As millions of Chinese migrant workers head home to see their loved ones for Spring Festival this week, many of them are touting oversized plastic travel bags with a distinct plaid pattern that is typically considered anything but high-end fashion. However, the ubiquitous print has cropped up somewhere else this year—on the runways of top global fashion designers.
In 2013, both Céline and Stella McCartney created looks with a specific red, white, and blue tartan that appears on large, shiny bags that cost about $3 in China. Because they are so inexpensive and durable, the totes serve as a convenient form of luggage for poor migrant workers making the arduous holiday train journey between their work and home.
The pattern ended up becoming a major trend for the year as it was spotted on magazine editors and celebrities like Kate Upton, filtered to fast-fashion giants like Zara, and was featured on numerous fashion blogs.
However, one demographic that isn’t showing much love for the style is the vitally important Chinese consumer market, which associates the bags more with the working class than the fashion world’s elite. Chinese media outlets recently picked up on the trend, paying special attention to a photo showing Korean actress Jun Ji-hyun wearing a Céline jacket with the pattern. The starlet is “playing with fire” by wearing the “Chinese spring travel season red, white, and blue pattern,” said one article.
China’s fashion commenterati has also taken notice. Chinese fashion blog Fashion Moon posted a street-style “migrant-worker plaid” slideshow on Sina Weibo, stating, “The red, white, and blue plaid bags borrowed by the by the working masses haven’t retreated from the fashion arena, and are bound to draw criticism every time they’re promoted.” Poking fun at the origins of the style, it states, “These trendsetters on the street are having fun with ‘The Celestial Empire’s [China’s] Chinese New Year travel style.’”
Users’ comments on the trend are overwhelmingly negative, and they can be brutal. “They’re really ugly… I don’t even like them a little bit,” said one commenter on Fashion Moon’s slideshow. “Too ordinary! Everything they’re wearing is too commonplace. The last one looks like a baofahu! [Chinese nouveau riche],” said another. “In picture six, I’m amused by her incompetence,” quipped someone making fun of the photo subject’s choice of outfit. Even the widely admired Jun couldn’t make Chinese fans come around to the trend. “Even though she’s wearing the red, white, and blue plaid bag pattern, she’s still a goddess,” said one sympathetic devotee.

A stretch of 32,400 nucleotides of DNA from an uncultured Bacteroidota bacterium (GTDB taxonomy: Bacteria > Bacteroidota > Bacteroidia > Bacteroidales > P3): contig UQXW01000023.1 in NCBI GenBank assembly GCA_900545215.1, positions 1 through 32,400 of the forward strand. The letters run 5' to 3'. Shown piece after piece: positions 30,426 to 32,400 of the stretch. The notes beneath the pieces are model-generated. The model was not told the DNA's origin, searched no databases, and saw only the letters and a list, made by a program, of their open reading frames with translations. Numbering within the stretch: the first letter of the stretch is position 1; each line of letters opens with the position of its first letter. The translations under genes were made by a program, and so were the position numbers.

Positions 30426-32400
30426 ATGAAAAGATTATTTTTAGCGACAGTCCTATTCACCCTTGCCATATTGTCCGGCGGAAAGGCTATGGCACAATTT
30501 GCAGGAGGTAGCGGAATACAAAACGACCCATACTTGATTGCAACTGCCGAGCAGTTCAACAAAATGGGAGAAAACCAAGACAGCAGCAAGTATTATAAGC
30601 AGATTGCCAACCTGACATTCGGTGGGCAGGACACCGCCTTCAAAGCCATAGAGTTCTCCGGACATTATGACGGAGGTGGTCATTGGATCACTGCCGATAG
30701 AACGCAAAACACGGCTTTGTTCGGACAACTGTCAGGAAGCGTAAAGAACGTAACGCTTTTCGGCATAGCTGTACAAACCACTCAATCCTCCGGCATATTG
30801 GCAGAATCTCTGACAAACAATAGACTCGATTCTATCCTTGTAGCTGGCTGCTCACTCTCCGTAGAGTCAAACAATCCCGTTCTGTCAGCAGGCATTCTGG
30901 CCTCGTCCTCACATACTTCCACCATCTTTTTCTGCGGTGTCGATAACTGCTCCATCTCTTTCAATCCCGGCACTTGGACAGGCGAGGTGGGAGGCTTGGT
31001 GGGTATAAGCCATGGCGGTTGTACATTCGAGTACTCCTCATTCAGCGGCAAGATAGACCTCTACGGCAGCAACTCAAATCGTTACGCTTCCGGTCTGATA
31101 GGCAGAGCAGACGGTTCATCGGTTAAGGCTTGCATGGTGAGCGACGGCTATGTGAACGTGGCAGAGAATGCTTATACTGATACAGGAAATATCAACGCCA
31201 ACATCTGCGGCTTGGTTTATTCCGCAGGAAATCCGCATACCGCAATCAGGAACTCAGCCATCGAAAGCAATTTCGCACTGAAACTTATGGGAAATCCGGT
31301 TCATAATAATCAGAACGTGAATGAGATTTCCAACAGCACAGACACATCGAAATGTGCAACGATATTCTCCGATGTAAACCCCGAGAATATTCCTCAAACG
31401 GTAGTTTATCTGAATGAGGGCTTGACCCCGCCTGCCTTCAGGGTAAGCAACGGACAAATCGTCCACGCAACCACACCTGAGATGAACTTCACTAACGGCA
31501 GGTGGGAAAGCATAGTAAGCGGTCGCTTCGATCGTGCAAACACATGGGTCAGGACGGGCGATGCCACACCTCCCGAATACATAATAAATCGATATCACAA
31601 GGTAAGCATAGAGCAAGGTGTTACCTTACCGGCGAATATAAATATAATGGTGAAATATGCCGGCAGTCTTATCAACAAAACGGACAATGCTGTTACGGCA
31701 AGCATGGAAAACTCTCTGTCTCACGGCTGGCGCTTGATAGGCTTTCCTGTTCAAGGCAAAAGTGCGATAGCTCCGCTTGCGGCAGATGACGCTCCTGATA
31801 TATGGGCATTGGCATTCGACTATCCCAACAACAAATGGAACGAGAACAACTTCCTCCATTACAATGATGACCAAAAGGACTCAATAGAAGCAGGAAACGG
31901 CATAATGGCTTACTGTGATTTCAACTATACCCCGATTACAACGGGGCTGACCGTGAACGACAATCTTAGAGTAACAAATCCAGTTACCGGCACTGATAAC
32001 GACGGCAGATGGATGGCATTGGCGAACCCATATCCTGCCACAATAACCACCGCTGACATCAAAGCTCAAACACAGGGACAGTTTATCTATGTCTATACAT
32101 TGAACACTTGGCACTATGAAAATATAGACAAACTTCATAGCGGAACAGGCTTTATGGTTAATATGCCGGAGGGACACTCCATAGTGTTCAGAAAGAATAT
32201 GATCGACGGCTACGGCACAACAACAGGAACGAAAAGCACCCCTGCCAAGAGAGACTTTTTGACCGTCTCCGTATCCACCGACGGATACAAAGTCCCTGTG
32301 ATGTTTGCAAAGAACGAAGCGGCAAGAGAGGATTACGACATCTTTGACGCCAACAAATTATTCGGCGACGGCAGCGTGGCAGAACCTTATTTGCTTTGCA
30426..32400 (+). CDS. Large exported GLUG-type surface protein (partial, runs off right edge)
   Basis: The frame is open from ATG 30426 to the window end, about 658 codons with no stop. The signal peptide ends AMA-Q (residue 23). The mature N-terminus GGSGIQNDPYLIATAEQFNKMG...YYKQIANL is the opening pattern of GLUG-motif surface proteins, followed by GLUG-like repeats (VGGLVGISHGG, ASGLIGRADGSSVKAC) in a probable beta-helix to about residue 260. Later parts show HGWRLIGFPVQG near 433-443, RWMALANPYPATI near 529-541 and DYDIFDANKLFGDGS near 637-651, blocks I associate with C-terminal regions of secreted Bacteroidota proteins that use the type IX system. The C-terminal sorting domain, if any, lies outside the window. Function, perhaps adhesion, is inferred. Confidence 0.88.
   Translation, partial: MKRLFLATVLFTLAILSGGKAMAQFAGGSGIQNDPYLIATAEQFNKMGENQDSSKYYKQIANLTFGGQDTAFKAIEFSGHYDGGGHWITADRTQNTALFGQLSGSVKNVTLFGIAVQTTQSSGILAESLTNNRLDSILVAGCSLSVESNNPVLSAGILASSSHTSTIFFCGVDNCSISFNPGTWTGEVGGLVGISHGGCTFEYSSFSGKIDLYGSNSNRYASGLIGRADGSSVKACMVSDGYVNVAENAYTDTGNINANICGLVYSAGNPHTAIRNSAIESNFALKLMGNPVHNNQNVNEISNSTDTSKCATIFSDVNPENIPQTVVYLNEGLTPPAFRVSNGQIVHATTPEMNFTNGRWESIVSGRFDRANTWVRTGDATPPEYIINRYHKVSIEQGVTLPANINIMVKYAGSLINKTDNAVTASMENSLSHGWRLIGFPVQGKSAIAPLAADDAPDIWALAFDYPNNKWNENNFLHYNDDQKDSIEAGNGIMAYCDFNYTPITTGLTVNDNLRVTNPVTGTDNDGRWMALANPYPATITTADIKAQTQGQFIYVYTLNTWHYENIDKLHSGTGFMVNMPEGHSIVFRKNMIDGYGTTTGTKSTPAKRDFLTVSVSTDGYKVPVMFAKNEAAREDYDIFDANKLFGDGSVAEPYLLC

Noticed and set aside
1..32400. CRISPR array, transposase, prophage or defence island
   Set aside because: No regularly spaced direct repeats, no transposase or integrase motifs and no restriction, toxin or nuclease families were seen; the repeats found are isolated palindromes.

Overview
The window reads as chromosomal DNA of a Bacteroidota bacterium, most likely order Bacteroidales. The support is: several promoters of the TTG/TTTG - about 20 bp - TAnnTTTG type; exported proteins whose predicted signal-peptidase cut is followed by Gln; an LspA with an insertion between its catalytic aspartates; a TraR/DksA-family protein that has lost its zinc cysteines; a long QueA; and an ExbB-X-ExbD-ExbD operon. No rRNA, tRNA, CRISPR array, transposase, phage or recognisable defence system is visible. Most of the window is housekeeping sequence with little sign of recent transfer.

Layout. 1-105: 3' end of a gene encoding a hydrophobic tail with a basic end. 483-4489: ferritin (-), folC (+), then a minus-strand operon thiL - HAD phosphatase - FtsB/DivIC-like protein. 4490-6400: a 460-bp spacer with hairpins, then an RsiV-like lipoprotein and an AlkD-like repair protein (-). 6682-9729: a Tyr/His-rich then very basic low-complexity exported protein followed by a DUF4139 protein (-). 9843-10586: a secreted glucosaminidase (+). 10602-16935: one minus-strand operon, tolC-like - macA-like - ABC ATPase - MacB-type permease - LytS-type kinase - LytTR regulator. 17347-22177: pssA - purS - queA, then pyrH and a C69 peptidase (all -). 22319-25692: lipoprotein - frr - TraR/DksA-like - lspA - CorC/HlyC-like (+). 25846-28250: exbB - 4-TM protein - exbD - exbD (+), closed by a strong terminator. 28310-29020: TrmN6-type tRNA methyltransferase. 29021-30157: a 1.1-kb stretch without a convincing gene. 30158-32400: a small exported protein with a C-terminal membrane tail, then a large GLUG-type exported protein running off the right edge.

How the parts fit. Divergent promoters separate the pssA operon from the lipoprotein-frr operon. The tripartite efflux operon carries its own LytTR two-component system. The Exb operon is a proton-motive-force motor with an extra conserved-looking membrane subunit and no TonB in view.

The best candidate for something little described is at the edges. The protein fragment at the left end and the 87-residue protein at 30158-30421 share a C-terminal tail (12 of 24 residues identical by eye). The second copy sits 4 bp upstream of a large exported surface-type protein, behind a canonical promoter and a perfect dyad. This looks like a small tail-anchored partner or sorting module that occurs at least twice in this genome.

A small number of users were more positive about the pattern—but some of their comments had a twinge of irony. According to one writer, “Local flavor has made it to the international arena!” Another liked a sweater worn by Kate Upton, saying it was actually “beautiful.”
The world of high fashion often borrows from working-class styles, but China’s fashion-forward seem to be uninterested in copying the looks of the country’s migrant workers. One reason may be that these workers aren’t as romanticized in Chinese culture as, for example, “blue-collar” workers in the United States, who have given rise to the immense popularity of items such as chambray shirts and rugged worker boots in recent years.
This isn’t the first time this specific pattern has made it to the runways. In 2006, Louis Vuitton sent models down the catwalk with an actual imitation of the plaid bags, an item which is still mocked by Chinese netizens to this day. A recent photo of Chinese actor Huang Bo (黄渤) wearing a high-end factory-style jumpsuit posted to Sina Weibo caused one user to quip, “It can be paired with LV’s red, white, and blue plastic bag,” complete with chuckling emojis.
Without the critical support of Chinese consumers, the trend may once again be short-lived. For those who actually like the look, that may be a good thing in terms of deals—one Western fashion blogger found a Céline top with the pattern selling for 40 percent off in Florence.